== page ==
Physicians Who Are Experts On Managed Care Avoid Enrolling In HMOs When Selecting A Personal Health Insurance Plan

For Immediate Release: Monday April 29, 2002

Boston, MA — In the first study to examine the personal health insurance choices made by scholars who study managed care, researchers from the Harvard School of Public Health and RAND found that physician experts shy away from health maintenance organizations (HMOs) when choosing a health plan for themselves and their families.  The study findings appear in the April 29 issue of the journal Medical Care.

The researchers surveyed 279 professors at 17 universities across the country who were prominent experts in managed care.  They also surveyed “controls,” consisting of other professors at the same institutions who did not study health care but had the same health plan choices available to them.  Comparisons of these two groups showed that the experts who were physicians were almost half as likely to choose an HMO plan.  Instead, the physician experts were attracted to fee-for-service and point-of-service options—the kinds of plans that have fewer restrictions on access to services and choice of physician.

In addition, physician experts, regardless of income level and non-physician experts with income above $150,000 were less likely than their matched counterpart to choose an HMO plan. The likelihood of choosing an HMO among the non-experts changed dramatically between those with moderate income levels (39.1 percent enrolled in HMOs) and those with high income levels (14 percent enrolled in HMOs).

“It is not clear why physician experts tend to steer away from HMOs,” said David Studdert, lead author of the study, and assistant professor of health policy and law in the Department of Health Policy and Management at the Harvard School of Public Health.  “These doctors may have stronger distaste for the constraints that HMOs impose.  Through their work, they may have preferences for specific providers and facilities that are not part of the HMO network on offer.  However, one cannot rule out the possibility that the experts’ choices stem from special insights into managed care that non-experts don’t have.”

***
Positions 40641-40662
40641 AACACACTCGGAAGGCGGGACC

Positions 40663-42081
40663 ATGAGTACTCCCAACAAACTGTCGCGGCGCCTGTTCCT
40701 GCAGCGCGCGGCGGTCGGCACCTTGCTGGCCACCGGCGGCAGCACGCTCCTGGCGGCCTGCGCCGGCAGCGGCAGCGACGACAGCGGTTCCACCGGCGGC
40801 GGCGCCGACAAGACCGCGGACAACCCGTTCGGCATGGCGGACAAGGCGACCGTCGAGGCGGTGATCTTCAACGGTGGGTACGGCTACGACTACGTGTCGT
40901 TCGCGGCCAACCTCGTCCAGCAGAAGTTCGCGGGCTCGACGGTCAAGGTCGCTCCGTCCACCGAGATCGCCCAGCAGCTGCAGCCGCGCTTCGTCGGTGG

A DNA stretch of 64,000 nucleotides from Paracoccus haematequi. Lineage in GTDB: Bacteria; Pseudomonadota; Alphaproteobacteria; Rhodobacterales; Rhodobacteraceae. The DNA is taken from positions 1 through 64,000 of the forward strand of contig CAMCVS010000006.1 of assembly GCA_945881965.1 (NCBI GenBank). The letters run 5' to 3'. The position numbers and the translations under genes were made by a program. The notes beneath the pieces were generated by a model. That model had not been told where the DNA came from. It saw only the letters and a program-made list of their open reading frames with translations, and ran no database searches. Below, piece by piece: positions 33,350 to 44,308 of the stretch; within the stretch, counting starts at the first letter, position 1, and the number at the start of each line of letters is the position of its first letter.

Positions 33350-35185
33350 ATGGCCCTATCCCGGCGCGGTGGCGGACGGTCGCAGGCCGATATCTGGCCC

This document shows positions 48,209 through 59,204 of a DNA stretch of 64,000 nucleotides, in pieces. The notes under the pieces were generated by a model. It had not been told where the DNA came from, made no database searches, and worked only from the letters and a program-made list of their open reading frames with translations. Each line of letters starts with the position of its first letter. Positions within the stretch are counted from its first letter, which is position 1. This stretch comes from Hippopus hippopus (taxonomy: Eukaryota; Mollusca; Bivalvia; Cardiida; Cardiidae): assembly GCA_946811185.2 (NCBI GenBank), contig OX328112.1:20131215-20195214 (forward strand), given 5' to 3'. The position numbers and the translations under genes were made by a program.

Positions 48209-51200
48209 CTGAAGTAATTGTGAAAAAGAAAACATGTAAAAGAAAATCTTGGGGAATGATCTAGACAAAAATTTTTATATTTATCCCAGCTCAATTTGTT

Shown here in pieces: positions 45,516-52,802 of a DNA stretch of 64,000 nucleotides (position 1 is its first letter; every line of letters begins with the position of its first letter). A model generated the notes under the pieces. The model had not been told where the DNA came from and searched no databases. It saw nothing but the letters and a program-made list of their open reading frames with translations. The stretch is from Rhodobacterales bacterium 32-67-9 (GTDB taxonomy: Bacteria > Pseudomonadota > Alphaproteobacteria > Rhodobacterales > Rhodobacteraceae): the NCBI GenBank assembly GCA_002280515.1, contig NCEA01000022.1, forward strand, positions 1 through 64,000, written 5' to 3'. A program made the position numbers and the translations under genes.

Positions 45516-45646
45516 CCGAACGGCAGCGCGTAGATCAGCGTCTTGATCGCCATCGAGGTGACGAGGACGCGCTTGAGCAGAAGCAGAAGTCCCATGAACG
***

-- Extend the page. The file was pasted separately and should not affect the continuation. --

The study also found that experts who were not physicians made similar choices to non-experts overall.  But when participants with high income were excluded from the comparison the experts were again less likely to choose HMO coverage. 

Studdert said, “What is clear from our results is that it’s the physicians, the people who are closest to the bedside and who almost certainly have the most direct experience with managed care, who were the least likely to choose HMOs.”

For further information, please contact:

Kevin Myron
Office of Communications
Harvard School of Public Health
677 Huntington Avenue
Boston, MA 02115
Phone: 617-432-4388

Studdert DM, Bhattacharya J, Schoenbaum M, Warren B, Escarce JJ.
Personal Choices Of Health Plans By Managed Care Experts,
Medical Care, Vol. 40, No. 5, May 2002, pp. 375-386.

Expert opinion has not been used as a basis for comparing different forms of health insurance, in part because this perspective may not be appropriately sensitive to aspects of care that consumers value.

Using a case-control design, managed care experts were surveyed at 17 academic institutions in the United States to determine the type of health plan they chose (fee-for-service, HMO, POS, PPO, or catastrophic). Controls consisted of academicians from other disciplines at these institutions who ostensibly faced the same insurance options. We then compared the choices of physician experts, nonphysician experts and controls using a multinomial logit model that was sensitive to the choice set available at each institution. We also examined the choice behavior of respondents within moderate (<$150,000) and high (>/=$150,000) income levels.

Four hundred thirty-seven experts and 465 controls were surveyed and responses were received from 73.7% and 52.7%, respectively. Physician experts were approximately half as likely (14.9%) as controls (26.6%) or nonphysician experts (27.6%) to enroll in HMO plans. In moderate-income households, both physicians (Relative Risk [RR] = 0.42; P <0.01) and nonphysician experts (RR = 0.71; P <0.1) were less likely than controls to opt for an HMO. Experts' propensity to choose HMO coverage varied little with income, whereas controls' propensity changed dramatically between moderate (39.1% in HMOs) and high (14.0% in HMOs) income categories.

The aversion of physician experts, and nonphysician experts with moderate income, to HMO plans may be caused by their stronger distaste for the constraints on choice and access that typically accompany HMO coverage. Alternatively, it may be explained by their superior ability to absorb, understand, and use information about available insurance options. Insights into quality in managed care may also play a role.